At the heart of this account is an ideology, a mode of governance, and a set of policies that embrace a pathological individualism, a distorted notion of freedom, and a willingness both to employ state violence to suppress dissent and to abandon those suffering from a collection of social problems ranging from dire poverty and joblessness to homelessness. In the end, this is a story about disposability and how it has become a central feature of American politics. Rather than work for a better life, most Americans now work to simply survive in a survival-of-the-fittest society in which a growing number of groups are considered disposable and a drain on the body politic, economy, and sensibilities of the rich and powerful. What is new about the politics of disposability is not that public values and certain groups are now rendered as excess or redundant, but the ways in which such anti-democratic practices have become normalized in the existing contemporary neoliberal order. A politics of inequality and ruthless power disparities is now matched by a culture of cruelty soaked in blood, humiliation and misery. Private injuries are not only separated from public considerations in Ryan’s story, they have become the object of scorn just as all noncommercial public spheres are viewed with contempt, a perfect supplement to a chilling indifference to the plight of those disadvantaged because of their class, health, race, age and disability. There is a particularly savage violence that fuels Ryan’s account and that violence has made America unrecognizable as a democracy.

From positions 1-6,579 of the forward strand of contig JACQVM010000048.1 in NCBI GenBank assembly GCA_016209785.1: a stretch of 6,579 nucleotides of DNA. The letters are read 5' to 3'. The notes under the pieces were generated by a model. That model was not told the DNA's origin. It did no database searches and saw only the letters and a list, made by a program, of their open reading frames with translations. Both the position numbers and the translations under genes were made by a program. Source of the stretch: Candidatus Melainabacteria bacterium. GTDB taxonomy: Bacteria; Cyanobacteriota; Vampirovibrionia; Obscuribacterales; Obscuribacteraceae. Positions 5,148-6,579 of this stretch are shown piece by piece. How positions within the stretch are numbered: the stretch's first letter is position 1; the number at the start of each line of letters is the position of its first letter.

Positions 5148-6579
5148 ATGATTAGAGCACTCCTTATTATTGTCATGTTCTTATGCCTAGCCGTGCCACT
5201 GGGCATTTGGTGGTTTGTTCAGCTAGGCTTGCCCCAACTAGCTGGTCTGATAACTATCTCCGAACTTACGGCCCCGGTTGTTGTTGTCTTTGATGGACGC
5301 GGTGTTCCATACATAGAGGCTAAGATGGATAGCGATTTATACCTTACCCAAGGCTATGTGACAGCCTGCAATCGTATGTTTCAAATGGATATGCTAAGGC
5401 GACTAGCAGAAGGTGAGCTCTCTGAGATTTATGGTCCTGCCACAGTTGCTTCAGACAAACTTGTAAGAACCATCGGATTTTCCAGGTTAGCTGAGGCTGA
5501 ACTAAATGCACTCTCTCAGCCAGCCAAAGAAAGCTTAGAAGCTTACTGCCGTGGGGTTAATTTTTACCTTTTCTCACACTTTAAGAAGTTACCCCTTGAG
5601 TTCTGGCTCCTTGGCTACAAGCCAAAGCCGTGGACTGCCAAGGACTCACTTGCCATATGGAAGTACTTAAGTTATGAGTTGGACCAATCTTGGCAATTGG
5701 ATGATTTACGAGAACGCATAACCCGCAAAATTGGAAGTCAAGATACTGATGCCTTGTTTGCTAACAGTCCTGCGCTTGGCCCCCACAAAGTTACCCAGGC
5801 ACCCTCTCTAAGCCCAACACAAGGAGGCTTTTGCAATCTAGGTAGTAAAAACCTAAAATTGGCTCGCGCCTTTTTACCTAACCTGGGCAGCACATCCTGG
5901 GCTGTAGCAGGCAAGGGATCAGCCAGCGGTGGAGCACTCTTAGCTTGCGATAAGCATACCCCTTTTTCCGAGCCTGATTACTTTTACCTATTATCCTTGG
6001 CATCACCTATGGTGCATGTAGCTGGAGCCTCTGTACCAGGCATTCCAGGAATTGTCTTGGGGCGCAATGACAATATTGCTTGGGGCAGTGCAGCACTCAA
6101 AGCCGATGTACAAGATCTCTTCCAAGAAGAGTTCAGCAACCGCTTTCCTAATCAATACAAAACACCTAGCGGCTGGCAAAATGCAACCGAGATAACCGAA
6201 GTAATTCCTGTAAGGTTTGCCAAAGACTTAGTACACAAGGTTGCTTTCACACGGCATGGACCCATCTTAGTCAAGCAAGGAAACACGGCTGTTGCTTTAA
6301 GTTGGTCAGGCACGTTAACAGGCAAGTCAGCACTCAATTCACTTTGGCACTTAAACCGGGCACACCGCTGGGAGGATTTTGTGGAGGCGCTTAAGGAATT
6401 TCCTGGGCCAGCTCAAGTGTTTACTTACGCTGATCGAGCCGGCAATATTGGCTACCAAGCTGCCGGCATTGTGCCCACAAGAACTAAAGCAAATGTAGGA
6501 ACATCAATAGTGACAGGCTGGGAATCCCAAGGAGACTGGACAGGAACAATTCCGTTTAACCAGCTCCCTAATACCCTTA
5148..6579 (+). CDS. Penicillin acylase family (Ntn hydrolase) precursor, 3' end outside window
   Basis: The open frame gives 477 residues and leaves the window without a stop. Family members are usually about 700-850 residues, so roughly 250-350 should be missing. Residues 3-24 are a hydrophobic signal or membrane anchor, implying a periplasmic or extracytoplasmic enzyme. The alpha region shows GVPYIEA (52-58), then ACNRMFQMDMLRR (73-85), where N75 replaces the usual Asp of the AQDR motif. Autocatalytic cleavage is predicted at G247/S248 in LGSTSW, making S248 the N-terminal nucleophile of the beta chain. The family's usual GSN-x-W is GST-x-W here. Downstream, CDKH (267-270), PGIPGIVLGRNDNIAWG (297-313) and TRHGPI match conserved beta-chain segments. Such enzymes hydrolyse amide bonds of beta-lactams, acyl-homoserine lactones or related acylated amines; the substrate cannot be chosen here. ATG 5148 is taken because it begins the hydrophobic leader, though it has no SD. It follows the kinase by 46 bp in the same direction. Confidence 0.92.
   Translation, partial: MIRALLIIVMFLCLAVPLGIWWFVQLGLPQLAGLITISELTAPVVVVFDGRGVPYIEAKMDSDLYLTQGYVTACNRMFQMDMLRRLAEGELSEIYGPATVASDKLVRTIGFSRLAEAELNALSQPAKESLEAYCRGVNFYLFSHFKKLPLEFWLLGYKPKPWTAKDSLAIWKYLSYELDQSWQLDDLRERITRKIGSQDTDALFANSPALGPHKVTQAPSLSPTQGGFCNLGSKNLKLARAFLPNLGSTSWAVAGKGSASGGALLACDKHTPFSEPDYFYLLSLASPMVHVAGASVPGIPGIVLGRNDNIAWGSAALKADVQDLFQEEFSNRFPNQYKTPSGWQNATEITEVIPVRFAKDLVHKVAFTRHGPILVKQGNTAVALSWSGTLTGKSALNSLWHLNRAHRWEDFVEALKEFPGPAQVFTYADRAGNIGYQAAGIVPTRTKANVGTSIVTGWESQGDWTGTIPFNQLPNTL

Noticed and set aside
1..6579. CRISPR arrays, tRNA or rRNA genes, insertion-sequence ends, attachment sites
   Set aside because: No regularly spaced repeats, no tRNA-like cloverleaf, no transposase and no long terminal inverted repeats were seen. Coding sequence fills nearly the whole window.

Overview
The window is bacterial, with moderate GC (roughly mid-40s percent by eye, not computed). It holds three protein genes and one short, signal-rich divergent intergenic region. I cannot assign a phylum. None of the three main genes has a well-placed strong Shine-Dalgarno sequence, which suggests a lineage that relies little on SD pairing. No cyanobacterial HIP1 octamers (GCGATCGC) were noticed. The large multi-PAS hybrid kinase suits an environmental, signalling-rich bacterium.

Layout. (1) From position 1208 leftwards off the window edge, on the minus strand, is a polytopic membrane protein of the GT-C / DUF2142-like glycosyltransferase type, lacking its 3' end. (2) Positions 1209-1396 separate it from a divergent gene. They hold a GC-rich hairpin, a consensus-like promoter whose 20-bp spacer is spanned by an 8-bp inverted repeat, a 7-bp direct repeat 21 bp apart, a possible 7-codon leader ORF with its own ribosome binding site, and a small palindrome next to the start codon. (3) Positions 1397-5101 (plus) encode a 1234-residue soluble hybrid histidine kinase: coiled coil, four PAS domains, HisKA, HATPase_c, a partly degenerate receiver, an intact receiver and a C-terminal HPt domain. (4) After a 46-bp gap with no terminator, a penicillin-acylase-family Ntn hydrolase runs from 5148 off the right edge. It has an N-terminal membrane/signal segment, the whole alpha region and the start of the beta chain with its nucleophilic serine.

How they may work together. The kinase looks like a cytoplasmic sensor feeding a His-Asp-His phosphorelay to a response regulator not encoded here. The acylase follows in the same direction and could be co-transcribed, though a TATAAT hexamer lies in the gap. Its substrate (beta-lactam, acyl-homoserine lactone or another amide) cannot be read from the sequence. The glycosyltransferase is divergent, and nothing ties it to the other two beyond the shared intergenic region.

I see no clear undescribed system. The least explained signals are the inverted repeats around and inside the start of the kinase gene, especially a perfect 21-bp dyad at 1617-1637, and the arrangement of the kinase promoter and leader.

What is truly chilling is how many people have bought Ryan's story. Canadians, by the way, are in no position to feel a sense of schadenfreude. Prime Minister Stephen Harper is implementing the same agenda north of the border. For both Ryan and Harper, citizens are disposable.